Unformatted text preview: Phil 2010 Rand Fall 2010 Exam #1 The exam on Thursday will include short-answer questions, as well as two (2) essay questions. I will select the essay questions for Thursday from the following set of essay questions. Remember that the exam is open-book and open-note. Remember to write clearly and neatly if I can't read your writing, I can't give you a good grade and remember to give evidence and arguments for all your claims. The questions are not about you, but about the philosophers we're reading. Thus when you give reasons why, say, some argument is a bad one, those reasons should be reasons that are not personal reasons for you they should be reasons everyone can share (otherwise, they aren't really reasons for thinking what you think they're just excuses for having the opinions you have). 1. In the so-called "argument from design," William Paley makes a comparison between our thinking about complex man-made objects such as watches, and our thinking about complex natural things like animals and even the universe as a whole. He argues that just as we would correctly assume that something as complex and function-oriented as a watch must have been designed by someone, so we would correctly think that something as complex and function-oriented as an animal must also have been designed by someone, namely God. In the discussion of his "wager," Pascal encourages us to see a similarity between our thinking about betting--that is, our thinking about risks and rewards--and our thinking about God. More specifically, he encourages us to transfer the kind of reasoning process we would use in a casino to our decision- making about whether to believe in God (or to try to believe in God). Which of these two comparisons is a better one? What are their similarities? What are their major differences? What are the major flaws of each? Which one should people find convincing, if either? [Note: this last question is not the same as the question of which one you do in fact find more convincing.] 2. In the Meditations, Descartes offers two arguments that seem to lead to the conclusion that the world as we experience it may in fact not exist. The first of these is the "dream argument." According to this argument, any experience I could have of the world outside me is also possibly just a dream and thus not really an experience of the world. The second argument is the "evil demon argument." According to this argument, all my experience and indeed all my thinking may be manipulated by an evil demon so that it appears to me to be consistent and normal, but is really wholly false and illusory. But while these two arguments can seem to point to the same conclusion, they in fact are directed at slightly different conclusions. What are those different conclusions? Why does Descartes move from one argument and its conclusion (the dream argument) to another one (the evil demon argument)? Is one or the other of them a better argument? If so, which one, and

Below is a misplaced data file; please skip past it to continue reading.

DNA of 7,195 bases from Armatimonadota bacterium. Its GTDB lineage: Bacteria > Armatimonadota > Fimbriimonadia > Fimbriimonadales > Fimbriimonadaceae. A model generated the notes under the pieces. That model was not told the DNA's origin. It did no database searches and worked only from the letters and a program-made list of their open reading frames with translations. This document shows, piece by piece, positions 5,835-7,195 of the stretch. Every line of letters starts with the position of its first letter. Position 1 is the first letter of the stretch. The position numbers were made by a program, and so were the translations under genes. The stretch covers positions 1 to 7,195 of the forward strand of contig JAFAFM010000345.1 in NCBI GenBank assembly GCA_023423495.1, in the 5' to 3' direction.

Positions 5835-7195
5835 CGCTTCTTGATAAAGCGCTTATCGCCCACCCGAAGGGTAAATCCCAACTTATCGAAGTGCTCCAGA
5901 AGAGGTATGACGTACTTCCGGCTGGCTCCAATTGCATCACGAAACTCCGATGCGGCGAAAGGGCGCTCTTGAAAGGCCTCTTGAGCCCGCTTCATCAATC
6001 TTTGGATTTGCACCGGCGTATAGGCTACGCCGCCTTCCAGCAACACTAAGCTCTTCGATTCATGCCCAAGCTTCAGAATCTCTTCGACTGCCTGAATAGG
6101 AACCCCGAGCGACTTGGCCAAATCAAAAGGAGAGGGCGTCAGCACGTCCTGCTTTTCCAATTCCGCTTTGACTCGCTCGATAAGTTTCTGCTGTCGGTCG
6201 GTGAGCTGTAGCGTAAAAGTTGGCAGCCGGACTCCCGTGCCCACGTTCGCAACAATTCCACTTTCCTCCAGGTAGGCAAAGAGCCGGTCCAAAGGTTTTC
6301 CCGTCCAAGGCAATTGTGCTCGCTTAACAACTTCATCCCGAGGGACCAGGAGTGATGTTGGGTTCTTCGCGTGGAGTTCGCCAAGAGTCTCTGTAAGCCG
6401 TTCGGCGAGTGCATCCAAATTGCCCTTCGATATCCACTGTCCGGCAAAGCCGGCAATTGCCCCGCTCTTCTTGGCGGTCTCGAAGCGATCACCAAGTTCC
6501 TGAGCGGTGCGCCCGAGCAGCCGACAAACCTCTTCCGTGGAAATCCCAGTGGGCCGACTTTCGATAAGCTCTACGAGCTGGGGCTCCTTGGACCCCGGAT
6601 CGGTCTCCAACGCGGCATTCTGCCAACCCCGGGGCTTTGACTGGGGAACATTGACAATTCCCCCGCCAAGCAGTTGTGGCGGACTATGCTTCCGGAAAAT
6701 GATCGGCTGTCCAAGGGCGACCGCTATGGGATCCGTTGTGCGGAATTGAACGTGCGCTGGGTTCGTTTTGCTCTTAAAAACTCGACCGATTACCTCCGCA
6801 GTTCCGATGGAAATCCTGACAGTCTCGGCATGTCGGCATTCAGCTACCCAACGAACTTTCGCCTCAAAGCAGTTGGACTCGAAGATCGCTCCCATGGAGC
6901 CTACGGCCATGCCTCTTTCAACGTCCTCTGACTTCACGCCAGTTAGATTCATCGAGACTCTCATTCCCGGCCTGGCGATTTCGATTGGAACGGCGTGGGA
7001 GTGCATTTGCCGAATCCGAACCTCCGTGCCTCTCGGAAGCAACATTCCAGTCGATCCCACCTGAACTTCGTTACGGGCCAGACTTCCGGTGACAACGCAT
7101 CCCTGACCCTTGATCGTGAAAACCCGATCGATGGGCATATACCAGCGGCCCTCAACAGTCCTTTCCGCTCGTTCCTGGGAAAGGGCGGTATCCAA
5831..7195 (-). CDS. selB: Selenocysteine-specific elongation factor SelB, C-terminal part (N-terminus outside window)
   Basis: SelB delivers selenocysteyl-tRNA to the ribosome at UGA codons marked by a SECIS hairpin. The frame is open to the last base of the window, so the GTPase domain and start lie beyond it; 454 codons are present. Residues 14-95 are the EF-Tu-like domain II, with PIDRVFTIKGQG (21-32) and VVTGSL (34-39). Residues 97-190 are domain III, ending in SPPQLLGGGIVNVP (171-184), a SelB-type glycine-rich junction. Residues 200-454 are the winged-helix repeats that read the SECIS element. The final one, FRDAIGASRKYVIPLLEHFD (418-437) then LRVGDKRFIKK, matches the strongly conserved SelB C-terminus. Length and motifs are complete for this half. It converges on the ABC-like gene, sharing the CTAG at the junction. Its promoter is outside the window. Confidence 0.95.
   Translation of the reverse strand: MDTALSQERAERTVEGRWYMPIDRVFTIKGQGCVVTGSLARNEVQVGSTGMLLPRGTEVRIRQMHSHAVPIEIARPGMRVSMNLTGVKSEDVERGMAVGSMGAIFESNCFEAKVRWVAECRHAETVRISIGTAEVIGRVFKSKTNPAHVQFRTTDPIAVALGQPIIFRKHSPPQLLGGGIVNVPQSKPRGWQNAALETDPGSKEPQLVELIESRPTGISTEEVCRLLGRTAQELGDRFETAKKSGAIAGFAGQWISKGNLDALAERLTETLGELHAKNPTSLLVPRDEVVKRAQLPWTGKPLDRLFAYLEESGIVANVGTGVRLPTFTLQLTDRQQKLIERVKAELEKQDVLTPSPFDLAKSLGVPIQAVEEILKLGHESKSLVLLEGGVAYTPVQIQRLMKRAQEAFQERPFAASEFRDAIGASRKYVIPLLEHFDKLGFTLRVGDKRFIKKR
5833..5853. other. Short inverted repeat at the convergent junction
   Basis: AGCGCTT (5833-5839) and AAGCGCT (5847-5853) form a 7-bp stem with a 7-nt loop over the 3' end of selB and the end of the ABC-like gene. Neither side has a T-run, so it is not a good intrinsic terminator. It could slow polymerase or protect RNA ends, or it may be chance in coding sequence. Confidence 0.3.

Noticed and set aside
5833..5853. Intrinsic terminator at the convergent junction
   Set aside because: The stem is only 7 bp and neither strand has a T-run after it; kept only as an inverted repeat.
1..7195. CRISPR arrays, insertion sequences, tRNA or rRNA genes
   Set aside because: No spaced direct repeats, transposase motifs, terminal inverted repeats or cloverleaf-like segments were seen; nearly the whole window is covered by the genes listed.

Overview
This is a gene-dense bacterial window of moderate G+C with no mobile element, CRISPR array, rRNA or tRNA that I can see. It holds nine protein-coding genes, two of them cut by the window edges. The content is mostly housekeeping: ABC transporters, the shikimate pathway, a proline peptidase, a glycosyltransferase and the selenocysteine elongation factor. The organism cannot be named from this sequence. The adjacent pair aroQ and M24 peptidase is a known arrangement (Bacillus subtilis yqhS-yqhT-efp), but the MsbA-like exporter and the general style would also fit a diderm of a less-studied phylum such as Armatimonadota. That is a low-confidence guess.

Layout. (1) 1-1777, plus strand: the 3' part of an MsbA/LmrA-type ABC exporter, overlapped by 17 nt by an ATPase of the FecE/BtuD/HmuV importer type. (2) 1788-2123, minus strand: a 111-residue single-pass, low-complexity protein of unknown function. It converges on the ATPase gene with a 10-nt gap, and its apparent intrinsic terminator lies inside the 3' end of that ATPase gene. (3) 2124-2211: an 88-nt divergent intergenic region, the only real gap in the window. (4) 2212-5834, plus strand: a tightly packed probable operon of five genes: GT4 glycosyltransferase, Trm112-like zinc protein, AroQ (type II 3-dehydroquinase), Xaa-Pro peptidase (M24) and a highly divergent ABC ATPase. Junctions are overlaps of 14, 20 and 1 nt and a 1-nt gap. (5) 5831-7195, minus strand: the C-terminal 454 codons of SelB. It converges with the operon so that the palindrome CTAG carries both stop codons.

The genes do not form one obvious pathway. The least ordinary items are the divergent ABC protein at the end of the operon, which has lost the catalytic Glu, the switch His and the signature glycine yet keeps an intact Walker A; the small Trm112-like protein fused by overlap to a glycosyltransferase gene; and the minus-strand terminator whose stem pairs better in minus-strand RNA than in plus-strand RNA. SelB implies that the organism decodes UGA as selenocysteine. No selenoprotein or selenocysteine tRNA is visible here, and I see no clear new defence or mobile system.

why? If not, why not? 3. In his exposition of the causal theory of perception, Locke makes a famous distinction between primary and secondary qualities. What is this distinction? Why does he make it that is, how does this distinction help him lay out his causal theory of perception? What are some examples of primary vs. secondary qualities? Do you find this distinction convincing or compelling? Why or why not? 4. In the Euthyphro, Socrates asks Euthyphro to define the term `piety.' Socrates them complains about Euthyphro's first definition, saying that it is not the right kind of definition. But although Socrates doesn't think Euthyphro's second definition is a good one, he thinks it is at least of the right kind. What is Euthyphro's first definition? What does Socrates think is wrong with it that is, what does Euthyphro's first definition lack that is supplied by the second definition? Is Socrates right to reject Euthyphro's first definition for the reasons he rejects it? Are definitions of that kind good for anything, anywhere? What about the kind of definition Socrates wants are those definitions really useful for anything? Give some examples in your discussion. ...
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This note was uploaded on 01/19/2011 for the course PHIL 84601 taught by Professor Sebastianrand during the Fall '10 term at Georgia State.
- Fall '10